The New Yorker:
In 1992, Martin Chalfie made a spectacularly useful discovery, which I like to think of as perhaps the greatest use of cut-and-paste. Chalfie began with the fact that every gene has two parts: an encoding sequence that, using RNA as an intermediate, specifies a set of amino acids from which a cell can synthesize a protein, and a regulatory sequence that specifies, indirectly, when and where that protein should be built.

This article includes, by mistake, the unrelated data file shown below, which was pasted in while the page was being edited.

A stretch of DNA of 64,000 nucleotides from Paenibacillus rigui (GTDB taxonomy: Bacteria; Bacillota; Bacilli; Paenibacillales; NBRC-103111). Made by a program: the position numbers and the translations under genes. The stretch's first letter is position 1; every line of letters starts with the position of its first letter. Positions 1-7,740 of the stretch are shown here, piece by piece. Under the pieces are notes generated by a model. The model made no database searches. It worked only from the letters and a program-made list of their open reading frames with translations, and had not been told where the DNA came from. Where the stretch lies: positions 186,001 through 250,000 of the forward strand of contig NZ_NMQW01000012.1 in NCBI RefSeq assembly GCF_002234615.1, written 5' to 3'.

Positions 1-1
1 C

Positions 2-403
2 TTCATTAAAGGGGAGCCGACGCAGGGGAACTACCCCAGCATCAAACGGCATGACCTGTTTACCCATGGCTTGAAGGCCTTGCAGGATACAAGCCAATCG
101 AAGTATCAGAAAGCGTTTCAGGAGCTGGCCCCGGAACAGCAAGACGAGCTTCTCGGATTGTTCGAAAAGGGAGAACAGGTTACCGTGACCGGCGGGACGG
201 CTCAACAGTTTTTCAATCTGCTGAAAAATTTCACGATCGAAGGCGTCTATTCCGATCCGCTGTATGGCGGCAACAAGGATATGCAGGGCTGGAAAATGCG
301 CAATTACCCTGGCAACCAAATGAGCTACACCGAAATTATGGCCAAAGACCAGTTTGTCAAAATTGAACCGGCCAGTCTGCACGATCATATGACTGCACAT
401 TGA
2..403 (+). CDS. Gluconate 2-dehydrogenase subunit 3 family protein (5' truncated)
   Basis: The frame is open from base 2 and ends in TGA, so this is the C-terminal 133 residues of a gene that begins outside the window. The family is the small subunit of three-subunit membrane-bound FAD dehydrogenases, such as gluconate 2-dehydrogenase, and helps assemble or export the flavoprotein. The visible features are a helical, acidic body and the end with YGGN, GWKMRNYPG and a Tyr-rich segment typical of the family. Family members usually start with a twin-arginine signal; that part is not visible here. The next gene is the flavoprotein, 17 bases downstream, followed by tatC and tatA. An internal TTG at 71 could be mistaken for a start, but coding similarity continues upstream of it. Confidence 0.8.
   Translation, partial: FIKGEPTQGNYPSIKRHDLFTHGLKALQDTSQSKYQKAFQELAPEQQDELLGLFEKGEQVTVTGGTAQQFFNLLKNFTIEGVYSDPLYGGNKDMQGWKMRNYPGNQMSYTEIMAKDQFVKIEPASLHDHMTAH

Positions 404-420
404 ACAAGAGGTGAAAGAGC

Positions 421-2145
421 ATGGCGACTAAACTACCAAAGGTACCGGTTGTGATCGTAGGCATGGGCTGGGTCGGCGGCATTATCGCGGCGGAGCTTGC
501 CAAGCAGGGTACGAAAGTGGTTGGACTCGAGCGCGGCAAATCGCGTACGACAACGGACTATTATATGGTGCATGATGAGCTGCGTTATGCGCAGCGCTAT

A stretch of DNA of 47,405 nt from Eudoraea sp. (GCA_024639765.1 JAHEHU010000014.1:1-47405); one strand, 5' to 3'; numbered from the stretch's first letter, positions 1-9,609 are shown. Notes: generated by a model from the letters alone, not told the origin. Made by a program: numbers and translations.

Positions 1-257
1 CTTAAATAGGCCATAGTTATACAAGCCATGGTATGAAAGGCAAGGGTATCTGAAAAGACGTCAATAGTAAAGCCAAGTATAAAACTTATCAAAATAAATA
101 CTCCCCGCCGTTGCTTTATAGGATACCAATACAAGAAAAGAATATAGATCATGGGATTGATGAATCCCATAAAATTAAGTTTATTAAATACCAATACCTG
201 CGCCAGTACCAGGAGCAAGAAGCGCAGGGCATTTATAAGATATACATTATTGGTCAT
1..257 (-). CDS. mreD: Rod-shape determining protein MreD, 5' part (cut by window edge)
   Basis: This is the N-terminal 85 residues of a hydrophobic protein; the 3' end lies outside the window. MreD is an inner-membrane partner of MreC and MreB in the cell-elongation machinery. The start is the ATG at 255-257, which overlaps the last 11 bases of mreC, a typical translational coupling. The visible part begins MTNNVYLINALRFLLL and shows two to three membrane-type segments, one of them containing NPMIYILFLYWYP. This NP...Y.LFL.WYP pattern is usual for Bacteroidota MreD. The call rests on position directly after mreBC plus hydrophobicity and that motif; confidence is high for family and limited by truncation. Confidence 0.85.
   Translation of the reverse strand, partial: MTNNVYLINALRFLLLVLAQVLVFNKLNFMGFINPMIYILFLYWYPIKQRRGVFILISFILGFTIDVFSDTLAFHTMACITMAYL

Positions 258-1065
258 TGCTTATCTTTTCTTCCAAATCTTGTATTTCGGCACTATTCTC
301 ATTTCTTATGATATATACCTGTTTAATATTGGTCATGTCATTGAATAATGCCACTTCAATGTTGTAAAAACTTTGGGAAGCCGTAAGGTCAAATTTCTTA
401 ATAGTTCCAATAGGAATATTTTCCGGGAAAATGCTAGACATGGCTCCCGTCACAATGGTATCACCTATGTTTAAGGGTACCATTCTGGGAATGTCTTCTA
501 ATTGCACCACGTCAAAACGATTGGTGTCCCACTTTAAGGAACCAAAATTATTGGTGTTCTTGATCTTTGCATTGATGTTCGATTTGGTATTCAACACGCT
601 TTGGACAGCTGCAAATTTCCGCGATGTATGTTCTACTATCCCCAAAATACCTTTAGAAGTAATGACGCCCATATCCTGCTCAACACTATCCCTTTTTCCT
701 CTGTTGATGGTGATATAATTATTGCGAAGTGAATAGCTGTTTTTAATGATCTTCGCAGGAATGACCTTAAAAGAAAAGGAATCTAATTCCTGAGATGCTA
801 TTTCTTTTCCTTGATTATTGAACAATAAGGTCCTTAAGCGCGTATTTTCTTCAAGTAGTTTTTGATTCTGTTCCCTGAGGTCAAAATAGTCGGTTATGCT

The impact of this on understanding neuroscience is immense. As Steven Pinker once put it (at the prompting of Stephen Colbert), the secret to the brain is that “brain cells fire in patterns.” But the trick to understanding the brain is to understand which cells fire in which patterns—when and where.